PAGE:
The decision to go with artificial disc replacement was easy
Chicago, IL (PRWEB) July 13, 2009
For more than a decade, Virginia Sabine endured. But the vibrant 40-year-old wanted more than unbearable neck pain and addictive medication. She wanted her life back.
In 1996, Virginia had two discs fused. Now a third disc was acting up, and she went hunting for answers. She found them in Geoff Dixon, M.D., an experienced neurosurgeon with the Chicago Institute of Neurosurgery and Neuroresearch (CINN). He recommended an artificial disc for the cervical (neck) region that was unanimously approved by the Food and Drug Administration in July 2007. Neurosurgeons at CINN are among the most well-trained surgeons in the country in performing cervical artificial disc surgery and frequently are asked to teach other spine surgeons in the technique.
"The decision to go with artificial disc replacement was easy," Virginia says. "Not only was the procedure covered by insurance, but the benefits far outweighed spinal fusion."
She says that the difference between the artificial disc operation and the fusion was night and day. "In 1996, I was in the hospital for five days and in a neck brace for two months. This time, I was out of the hospital and walking immediately, and the pain was completely gone within four days."
U.S. health insurers, too, see the same benefits in artificial cervical disc surgery that Virginia did. As a result, today they are extending coverage to a broad base of customers.
Now 200,000 Americans with spinal disorders have potential access through insurers such as Aetna, various BlueCross BlueShield plans and Broadspire to artificial disc surgery instead of the conventional cervical spinal fusion surgery. Other insurance carriers may approve the innovative procedure on a case-by-case basis. (A complete list of insurance companies with positive coverage decisions for the cervical artificial disc as of April 2009 can be found on the CINN website.)
Currently, the most common surgical treatment for patients with degenerative discs in the cervical spine is spinal fusion. In this procedure, a surgeon removes the damaged disc, then implants a bone graft and metal plate to fuse the vertebrae together. Challenges of spinal fusion include longer recovery time, pain management and the possibility of adjacent-level surgery in the future.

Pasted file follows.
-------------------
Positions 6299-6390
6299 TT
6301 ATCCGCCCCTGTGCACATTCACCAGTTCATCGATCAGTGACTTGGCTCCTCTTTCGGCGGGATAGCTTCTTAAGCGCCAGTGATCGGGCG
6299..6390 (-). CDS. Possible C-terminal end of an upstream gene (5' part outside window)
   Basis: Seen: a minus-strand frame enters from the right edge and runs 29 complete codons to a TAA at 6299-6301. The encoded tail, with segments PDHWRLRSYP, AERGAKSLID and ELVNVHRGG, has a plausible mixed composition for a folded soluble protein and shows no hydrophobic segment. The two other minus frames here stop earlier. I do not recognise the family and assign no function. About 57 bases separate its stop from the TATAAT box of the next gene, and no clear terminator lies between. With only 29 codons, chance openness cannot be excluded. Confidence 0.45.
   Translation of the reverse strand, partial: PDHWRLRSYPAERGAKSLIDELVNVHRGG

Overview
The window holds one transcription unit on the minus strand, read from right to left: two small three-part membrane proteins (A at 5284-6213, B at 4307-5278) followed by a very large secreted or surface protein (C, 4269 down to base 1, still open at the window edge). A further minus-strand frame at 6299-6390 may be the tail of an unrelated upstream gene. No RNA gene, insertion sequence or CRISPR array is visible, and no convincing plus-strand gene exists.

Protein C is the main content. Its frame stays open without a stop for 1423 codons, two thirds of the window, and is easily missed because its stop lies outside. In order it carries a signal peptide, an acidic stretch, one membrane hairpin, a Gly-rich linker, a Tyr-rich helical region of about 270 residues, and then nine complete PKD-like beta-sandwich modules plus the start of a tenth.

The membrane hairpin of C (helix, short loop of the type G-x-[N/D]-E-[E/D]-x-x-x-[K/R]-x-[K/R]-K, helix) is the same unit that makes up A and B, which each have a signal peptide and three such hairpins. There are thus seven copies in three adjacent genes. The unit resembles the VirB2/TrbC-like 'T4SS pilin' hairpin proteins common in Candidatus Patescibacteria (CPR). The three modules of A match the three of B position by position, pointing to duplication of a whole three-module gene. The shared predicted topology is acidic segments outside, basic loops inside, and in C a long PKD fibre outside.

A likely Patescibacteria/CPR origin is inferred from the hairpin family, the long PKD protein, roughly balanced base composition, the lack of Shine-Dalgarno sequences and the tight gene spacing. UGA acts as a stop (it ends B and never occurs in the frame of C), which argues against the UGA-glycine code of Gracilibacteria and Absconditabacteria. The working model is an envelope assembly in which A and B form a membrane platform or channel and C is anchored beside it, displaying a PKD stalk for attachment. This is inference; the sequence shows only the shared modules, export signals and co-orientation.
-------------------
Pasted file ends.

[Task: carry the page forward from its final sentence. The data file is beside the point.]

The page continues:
During artificial disc replacement surgery, the damaged disc is removed and replaced with an artificial disc, a stainless-steel device with a ball-in-trough design intended to allow for replication of normal motion. The disc stays in place with bone screws. The hospital stay for this procedure is approximately one to two days. Patients can begin rehabilitation and return to daily activities soon after surgery. In fact, one study demonstrated that patients receiving the cervical disc returned to work in 45 days, 16 days earlier than the fusion patients.
"Studies show that artificial cervical disc patients have a higher rate of neurological success as measured by muscle tone, strength, sensation, as well as responsiveness of reflexes as compared to those who've had spinal fusion," says Dr. Dixon. "Studies also demonstrate that at a two-year follow-up exam, the overall success rate for the artificial disc group is 79.3% compared to the fusion group at 67.8%. These reasons are compelling enough for potential candidates to consider the option of an artificial disc."
The Chicago Institute of Neurosurgery and Neuroresearch is one of the nation's leading organizations for the diagnosis, treatment and rehabilitation of people with brain and spine disorders. Founded in 1987, CINN is one of the Midwest's largest teams of neurosurgeons, physiatrists and neurologists known for their pioneering treatments in minimally invasive techniques. Through a network of seven hospitals throughout Chicagoland, CINN is a market leader in treating brain tumors and spine disorders.
For details on the cervical artificial disc, call: 1-800-446-1234 or visit http://www.cinn.org.
In addition to national carriers, many statewide carriers now cover artificial cervical (neck) disc surgery. Those insurers operate in: Alaska, Arizona, California, Colorado, Connecticut, Delaware, Florida, Hawaii, Indiana, Idaho, Illinois, Iowa, Louisiana, Michigan, Missouri, Montana, New Jersey, Minnesota, Nebraska, New York, New Mexico, Nevada, North Dakota, Ohio, Oklahoma, Oregon, Pennsylvania, South Carolina, South Dakota, Texas, Utah, Washington, Wyoming, Virginia and West Virginia.